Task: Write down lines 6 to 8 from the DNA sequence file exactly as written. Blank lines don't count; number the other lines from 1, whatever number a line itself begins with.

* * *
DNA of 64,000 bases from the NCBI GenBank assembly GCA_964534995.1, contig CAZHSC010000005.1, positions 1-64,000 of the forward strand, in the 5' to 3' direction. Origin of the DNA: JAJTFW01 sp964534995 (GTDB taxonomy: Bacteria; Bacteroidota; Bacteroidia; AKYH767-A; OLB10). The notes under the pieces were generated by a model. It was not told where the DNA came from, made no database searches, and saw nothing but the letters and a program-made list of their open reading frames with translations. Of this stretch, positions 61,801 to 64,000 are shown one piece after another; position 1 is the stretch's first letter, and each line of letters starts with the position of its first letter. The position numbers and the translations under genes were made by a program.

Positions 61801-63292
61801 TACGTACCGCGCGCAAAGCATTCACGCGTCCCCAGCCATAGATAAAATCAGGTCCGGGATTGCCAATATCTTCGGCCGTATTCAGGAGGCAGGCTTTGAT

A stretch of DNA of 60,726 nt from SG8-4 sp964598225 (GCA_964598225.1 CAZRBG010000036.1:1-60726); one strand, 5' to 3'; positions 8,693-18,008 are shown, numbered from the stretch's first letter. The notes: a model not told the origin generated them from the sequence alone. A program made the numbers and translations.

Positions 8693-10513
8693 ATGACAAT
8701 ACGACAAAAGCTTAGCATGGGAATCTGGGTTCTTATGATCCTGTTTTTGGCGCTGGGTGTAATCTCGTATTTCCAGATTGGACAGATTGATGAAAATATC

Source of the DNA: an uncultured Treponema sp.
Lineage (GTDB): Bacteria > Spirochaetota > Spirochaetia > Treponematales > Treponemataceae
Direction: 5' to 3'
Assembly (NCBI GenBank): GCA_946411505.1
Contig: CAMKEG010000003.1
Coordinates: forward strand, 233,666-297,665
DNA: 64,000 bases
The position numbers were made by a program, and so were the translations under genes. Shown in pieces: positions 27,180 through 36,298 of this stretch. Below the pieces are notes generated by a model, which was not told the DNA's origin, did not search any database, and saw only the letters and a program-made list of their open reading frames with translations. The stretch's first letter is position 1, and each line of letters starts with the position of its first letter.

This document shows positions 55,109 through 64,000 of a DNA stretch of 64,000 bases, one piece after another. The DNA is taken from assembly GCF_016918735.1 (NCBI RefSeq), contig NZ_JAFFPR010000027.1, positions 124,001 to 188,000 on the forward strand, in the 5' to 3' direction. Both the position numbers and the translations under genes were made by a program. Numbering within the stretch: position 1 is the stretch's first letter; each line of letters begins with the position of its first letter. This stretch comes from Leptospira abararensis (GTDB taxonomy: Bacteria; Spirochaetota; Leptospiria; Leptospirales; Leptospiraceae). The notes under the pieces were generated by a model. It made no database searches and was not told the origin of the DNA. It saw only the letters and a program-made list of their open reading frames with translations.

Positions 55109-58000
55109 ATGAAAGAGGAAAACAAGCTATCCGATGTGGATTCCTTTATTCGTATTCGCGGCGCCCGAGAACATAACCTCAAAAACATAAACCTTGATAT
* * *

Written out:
8693 ATGACAAT
8701 ACGACAAAAGCTTAGCATGGGAATCTGGGTTCTTATGATCCTGTTTTTGGCGCTGGGTGTAATCTCGTATTTCCAGATTGGACAGATTGATGAAAATATC

Source of the DNA: an uncultured Treponema sp.